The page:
NY-23 and the blame game
By Ben Pershing
As top Republicans busily gloated Wednesday over the party's convincing victories in New Jersey and Virginia, there was one GOP leader who wasn't holding any press conferences -- Rep. Pete Sessions (Texas).
As chairman of the National Republican Congressional Committee, Sessions was the man in charge of keeping New York's 23rd district in the GOP column, where it's been for more than a century. But Democrat Bill Owens managed to win the seat instead, besting Conservative candidate Doug Hoffman and thereby marring Republicans' otherwise triumphant storyline.
So how much was Sessions really to blame for the saga in upstate New York, where Republican nominee Dede Scozzafava dropped out under pressure from conservatives and ended up endorsing Owens? Interviews with several GOP lawmakers and party strategists Wednesday suggested that Sessions' colleagues don't hold him liable for what happened Tuesday night, but the result in New York did yield lessons that the NRCC and the party as a whole should heed going into 2010.
"I think the mistake here would be to savage the committee or waste time worrying about this," said Rep. Tom Cole (Okla.), who preceeded Sessions as NRCC chairman.
First, there's one point on which Sessions and his colleagues all agree -- the candidate selection process in New York is flawed. Rather than picking their nominee via a competitive primary, the county GOP chairmen from the district got together at a pizza parlor to decide on the party's candidate amongst themselves. They chose Scozzafava, and a disgruntled Hoffman ended up running on the Conservative party line. A similar process occurred before the special election Republicans lost earlier this year in New York's 20th district.
"After two special elections in New York, there is no doubt in my mind that the candidate selection process lacks openness and transparency and should be changed to a primary system so voters can have a say in who their respective parties nominate," Sessions said in a statement Wednesday.
Rep. Steve LaTourette (R-Ohio) made the same point about how Scozzafava was picked. "The NRCC didn't have anything to do with it," he said. "There should have been a primary."
But blaming the process masks the fact that House Republicans were split on this contest right from the start, with the leadership and many moderates backing Scozzafava and conservatives gravitating toward Hoffman. So members from different wings of the party chose to draw different lessons from Tuesday's debacle.
"If Dede had gone through a primary she might not have faced such opposition," said Rep. Mike Simpson (R-Idaho), advancing the theory that Scozzafava really may have been the best candidate for the seat.
Rep. Steve King (R-Iowa), a prominent conservative, drew the opposite conclusion -- if Hoffman had been the candidate all along, he would have prevailed. "I'm disappointed in how it turned out but to even come this close was phenomenal," he said.
Cole said that "by the end, the conference was united behind the only candidate that could win. ... I think the NRCC played the cards it was dealt."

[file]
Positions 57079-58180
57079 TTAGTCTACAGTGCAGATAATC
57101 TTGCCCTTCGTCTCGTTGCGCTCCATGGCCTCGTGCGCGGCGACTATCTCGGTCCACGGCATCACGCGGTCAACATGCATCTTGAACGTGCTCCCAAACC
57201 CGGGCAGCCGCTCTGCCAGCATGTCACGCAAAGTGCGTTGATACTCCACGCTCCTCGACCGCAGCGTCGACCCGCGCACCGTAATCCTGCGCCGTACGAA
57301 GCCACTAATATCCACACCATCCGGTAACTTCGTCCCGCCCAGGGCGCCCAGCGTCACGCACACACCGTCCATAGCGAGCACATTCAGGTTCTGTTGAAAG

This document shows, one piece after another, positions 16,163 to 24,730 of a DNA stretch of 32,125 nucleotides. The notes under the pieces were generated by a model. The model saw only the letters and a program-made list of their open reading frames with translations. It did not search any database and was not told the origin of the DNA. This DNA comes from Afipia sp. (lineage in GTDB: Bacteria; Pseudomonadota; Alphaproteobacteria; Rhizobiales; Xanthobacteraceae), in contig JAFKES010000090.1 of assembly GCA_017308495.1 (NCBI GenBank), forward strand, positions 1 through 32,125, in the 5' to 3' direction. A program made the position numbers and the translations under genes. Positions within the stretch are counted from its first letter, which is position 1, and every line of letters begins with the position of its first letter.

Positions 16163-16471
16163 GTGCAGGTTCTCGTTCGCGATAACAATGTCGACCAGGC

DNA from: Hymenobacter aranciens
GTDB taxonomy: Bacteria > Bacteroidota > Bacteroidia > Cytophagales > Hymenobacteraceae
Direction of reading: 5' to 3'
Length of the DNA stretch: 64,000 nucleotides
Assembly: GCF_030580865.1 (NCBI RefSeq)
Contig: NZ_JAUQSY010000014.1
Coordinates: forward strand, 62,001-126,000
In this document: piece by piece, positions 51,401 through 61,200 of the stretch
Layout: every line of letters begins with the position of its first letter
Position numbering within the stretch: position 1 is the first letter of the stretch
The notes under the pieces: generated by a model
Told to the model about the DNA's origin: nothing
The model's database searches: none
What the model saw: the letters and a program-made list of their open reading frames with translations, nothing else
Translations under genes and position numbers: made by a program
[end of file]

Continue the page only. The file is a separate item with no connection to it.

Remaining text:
Privately, some party strategists said there were ways to second-guess the performance of Sessions and the NRCC. Could they have done a better job convincing the county chairs to pick a different candidate? Could they have talked more national conservatives into either backing Scozzafava or, at least, sitting out the race? Once Scozzafava dropped out, could they have persuaded her to either back Hoffman or stay neutral, rather than endorse Owens? Were the party's turnout and absentee ballot operations up to snuff? And lastly, should the NRCC have dropped more money into the contest?
Tuesday's loss marked the fifth time in the last two election cycles that Republicans have lost a special election in what both sides considered to be a competitive seat -- two in New York this year, and one apiece in Illinois, Louisiana and Mississippi in 2008. Sessions blamed the candidates in New York, while Cole before him blamed the candidates and/or the national climate. But in each case, the Democratic Congressional Campaign Committee outspent the NRCC (just as House Democrats have outraised and outspent Republicans overall in the last two cycles).
Sessions' allies point out that more than $700,000 of the roughly $900,000 the NRCC spent on the contest went into attacking Owens, not boosting Scozzafava, and the committee didn't spend any money criticizing Hoffman. But the bottom line is that the DCCC spent more than $1.1 million on the race, and that financial difference could well have been a key factor in a race decided by just 4 percent.
Going forward, Republicans hope that their positive results in Virginia and New Jersey mean more than the negative one in New York for how they will do in House races next November. The question they face, even in a political environment that might otherwise be favorable, is whether the base and the middle of the party can work together.
"This is not a simplistic problem," said Republican pollster David Winston. "You watched Democrats go through this after the 1994 election. It's the constant tension within any political party."
Simpson said he drew a similar lesson from New York: "This is a demonstration that we can't go against a Democratic opponent, even in a Republican seat, with a divided party."
November 4, 2009; 3:00 PM ET
Categories: 2010 Campaign , GOP Leaders
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